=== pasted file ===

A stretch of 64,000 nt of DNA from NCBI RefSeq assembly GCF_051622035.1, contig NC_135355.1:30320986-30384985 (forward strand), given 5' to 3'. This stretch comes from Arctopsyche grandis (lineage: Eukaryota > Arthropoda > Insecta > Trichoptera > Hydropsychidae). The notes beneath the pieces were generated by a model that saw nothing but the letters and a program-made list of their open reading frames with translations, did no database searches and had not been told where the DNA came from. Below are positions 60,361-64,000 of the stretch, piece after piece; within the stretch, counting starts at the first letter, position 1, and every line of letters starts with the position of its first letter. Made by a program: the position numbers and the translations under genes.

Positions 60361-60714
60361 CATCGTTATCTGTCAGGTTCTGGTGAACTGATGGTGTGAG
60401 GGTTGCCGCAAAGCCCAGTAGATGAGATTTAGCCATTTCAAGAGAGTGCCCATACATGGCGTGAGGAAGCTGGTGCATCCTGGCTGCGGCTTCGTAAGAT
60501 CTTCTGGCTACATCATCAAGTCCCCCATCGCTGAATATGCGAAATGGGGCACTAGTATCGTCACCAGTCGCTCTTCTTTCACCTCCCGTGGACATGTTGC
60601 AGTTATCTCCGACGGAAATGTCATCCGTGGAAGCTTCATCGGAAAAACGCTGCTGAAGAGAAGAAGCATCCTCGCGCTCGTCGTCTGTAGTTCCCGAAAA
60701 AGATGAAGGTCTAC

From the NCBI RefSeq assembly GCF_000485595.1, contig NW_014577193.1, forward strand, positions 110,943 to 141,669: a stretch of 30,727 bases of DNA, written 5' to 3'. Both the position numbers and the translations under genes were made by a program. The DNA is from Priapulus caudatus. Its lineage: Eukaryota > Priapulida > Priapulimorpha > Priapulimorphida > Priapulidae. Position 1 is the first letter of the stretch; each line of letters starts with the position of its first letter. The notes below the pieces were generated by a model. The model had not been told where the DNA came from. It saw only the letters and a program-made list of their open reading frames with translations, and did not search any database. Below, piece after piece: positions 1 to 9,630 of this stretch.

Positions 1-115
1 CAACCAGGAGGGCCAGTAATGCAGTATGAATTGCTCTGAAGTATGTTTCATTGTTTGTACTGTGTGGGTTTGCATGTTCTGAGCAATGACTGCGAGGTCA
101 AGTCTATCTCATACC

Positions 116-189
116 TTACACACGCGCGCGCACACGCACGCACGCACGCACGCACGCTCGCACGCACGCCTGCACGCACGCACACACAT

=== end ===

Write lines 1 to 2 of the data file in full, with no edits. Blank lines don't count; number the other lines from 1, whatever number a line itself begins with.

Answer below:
A stretch of 64,000 nt of DNA from NCBI RefSeq assembly GCF_051622035.1, contig NC_135355.1:30320986-30384985 (forward strand), given 5' to 3'. This stretch comes from Arctopsyche grandis (lineage: Eukaryota > Arthropoda > Insecta > Trichoptera > Hydropsychidae). The notes beneath the pieces were generated by a model that saw nothing but the letters and a program-made list of their open reading frames with translations, did no database searches and had not been told where the DNA came from. Below are positions 60,361-64,000 of the stretch, piece after piece; within the stretch, counting starts at the first letter, position 1, and every line of letters starts with the position of its first letter. Made by a program: the position numbers and the translations under genes.

Positions 60361-60714